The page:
When we arrived in Berlin it was technically already our second day on vacation, after a short nap we took quick showers and went down to the concierge to ask about getting euros and getting to the Friedrichstadt Palast for the show we had tickets for that night. After talking with him we decided to try out the public transportation system to get to the theater. It was very close to the hotel so it really wasn't worth the headache of driving threw the city and parking 'n such. We got off the tram at a market and got ourselves some sweet bread and a Wurst to eat. Every time we would ask, Sprechen Sie Englisch (Do you speak English) we would get what seemed like the German tag line, "a little bit", which we concluded to really mean I may or may not but I'll try. We got varying degrees, some who did not at all know what we were saying and likewise for us. Also some that could help us when purchasing food from their shop and others who said, "a little bit" but did just fine. We had time to kill so we walked around the market and saw some interesting shops and food. There were these men who would be comparable to a hot dog street vendor in Milwaukee that had their mini grill attached around the waist like a fanny pack or something.
|Street food guy with his fanny pack mini grill, man that looks hard on your back.|
|Market where we stopped to grab a bite to eat and people watch.|
After staying and people watching for a while we moved on to the next train we needed for the theater. When we got to the station we asked the service desk, Sprechen Sie Englisch? And he flat out told us no. So we kept walking around observing what everyone else was doing. On our second lap there was a new young guy at the service desk who pointed us in the right direction. Of course we went to buy a ticket it was another communication barrier. We told a gal that she could go before us because we were confused and she walked away after pushing some buttons and set up a ticket for us. So we added one more and were off. Of course once we had tickets in hand there was no one collecting tickets for the train on platform 4 so we hopped on the train anyhow, after 2 stops we got off and started walking to find the theater.
|There was lots of graffiti all over Berlin, some was quite good and interesting.|
|Walking around the city before the show we saw this fun little beer cart.|
This time before we left we wrote down the name and address of the theater so if we needed to ask the locals we didn't have to try to pronounce the name we could show them and it worked out quite well. After one block we decided to ask someone because we didn't want to walk to far in the wrong direction. I asked a gal in a local shop and showed her, and in fact we were going in the wrong direction. We thanked her and started heading towards the theater. On the way we crossed over a bridge with all these locks on it. I had read about it in my travel book it was to signify your relationship and all the locks had names and dates and hearts on them. It was pretty neat. Over the bridge we found the theater. We went in to pick up our tickets at the box office but had a couple hours before the show started yet. We decided to walk around the city streets and see some of the local way of life. After walking around for a while we still had time to kill so we went back to the train station to a gelato shop. We each tried two flavors, Adam tried hazelnut and cookie and I tried tiramisu and mango. It was very good! After the treat we walked back to the theater.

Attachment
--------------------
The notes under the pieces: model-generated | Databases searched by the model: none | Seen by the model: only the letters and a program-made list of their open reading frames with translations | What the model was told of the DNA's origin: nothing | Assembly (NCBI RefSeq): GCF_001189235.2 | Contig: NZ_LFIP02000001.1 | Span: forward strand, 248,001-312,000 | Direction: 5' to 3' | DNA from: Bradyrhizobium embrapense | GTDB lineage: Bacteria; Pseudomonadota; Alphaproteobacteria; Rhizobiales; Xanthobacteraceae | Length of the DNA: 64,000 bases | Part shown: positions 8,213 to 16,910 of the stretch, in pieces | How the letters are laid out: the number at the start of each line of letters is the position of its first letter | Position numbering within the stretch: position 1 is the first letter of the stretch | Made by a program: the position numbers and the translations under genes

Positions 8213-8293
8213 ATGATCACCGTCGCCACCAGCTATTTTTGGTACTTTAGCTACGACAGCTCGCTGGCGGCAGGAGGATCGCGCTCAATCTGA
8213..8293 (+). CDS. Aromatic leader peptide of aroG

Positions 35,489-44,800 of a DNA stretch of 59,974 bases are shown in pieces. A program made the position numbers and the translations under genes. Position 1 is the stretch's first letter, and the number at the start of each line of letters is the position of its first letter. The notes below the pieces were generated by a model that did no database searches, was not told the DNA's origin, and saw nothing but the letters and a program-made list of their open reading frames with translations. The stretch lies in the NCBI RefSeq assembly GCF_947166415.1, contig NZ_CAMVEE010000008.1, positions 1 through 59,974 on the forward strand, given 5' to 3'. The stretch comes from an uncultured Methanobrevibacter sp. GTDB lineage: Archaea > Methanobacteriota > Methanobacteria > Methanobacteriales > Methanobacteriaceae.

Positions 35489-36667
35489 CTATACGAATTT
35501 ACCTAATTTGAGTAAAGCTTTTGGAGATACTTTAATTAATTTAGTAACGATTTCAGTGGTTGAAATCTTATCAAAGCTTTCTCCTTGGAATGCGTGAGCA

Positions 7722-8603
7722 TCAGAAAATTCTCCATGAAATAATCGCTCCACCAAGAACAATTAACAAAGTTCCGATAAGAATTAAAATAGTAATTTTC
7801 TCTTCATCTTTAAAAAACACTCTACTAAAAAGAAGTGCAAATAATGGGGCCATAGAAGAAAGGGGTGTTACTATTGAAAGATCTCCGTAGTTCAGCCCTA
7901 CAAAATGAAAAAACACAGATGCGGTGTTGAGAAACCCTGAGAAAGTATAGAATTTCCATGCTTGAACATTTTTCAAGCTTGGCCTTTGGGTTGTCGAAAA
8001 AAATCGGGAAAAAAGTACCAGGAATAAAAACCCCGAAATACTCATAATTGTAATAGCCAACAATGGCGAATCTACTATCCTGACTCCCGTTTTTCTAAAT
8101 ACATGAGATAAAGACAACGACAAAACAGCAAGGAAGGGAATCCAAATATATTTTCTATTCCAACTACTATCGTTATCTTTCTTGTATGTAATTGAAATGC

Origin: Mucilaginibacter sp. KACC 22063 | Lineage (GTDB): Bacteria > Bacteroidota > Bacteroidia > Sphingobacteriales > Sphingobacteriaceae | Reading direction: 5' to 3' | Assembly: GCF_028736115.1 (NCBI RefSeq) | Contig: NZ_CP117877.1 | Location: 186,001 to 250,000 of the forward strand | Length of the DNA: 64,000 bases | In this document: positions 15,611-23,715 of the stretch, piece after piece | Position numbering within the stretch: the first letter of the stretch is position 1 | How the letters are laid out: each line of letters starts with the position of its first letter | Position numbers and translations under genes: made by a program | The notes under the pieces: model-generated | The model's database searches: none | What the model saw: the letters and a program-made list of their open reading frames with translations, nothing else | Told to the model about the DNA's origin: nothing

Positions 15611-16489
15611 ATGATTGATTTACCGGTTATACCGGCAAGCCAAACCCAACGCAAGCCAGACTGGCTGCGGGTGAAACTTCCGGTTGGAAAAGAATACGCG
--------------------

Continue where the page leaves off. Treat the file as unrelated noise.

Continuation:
|Weidendammer Bridge, couples put locks on to symbolize their relationship however from time to time authorities have to cut off locks when it gets to be too many.|
|The amazing dancers of "Show Me"|
Our tickets were upstairs after we found where we were to go in we grabbed a couple of drinks and when ordering our drinks the bar tender had been to the states and had actually been to Minneapolis and Milwaukee! It was nice to find a local who knew what we were saying and that we could chat with for a little while. When it was time to go into the theater we found our seats easily and sat down. The show started and it was beautiful. It was a cirque du soleil type show. The first half was a little slower, slower music more pretty dancing and such. Adam and were sort of barley holding on staying awake, how terrible right? But they were practically singing us a lullaby. Just before the intermission there was an act with lighted up almost motorcycle suits and helmets on the dancers that was fun and got us back on track. When the intermission was over the rest of the acts were more up beat and just amazing to watch. That was more like it for us. The center of the stage dropped out and was replaced with a circle of water. After that there were a series of acts that used the water. One was sort of synchronized swimming another was a male group dancing in shallow water sort of stomping and slapping the water as they danced. The act we liked best was a couple who did a trapeze type act from the very top middle of the stage. It was crazy good. It's hard to describe the way he swung her and caught her again but a lot of that type of thing that makes you pray he catches her. The show was a fun thing to do at night in Berlin we were happy we got to do it. After the show we headed back to the train station and caught the connecting tram and were on our way back to the hotel. We were glad to kick off our shoes and eat a snack and go to bed. We also heard another phrase by the locals that night when asking, Sprechen Sie Englisch. Their reply was "of course" which was funny and quite opposite of the other reply, "a little bit". It was weird that these people that say, of course, say it like well yes everyone can.
|The Friedrichstadt Palast at night.|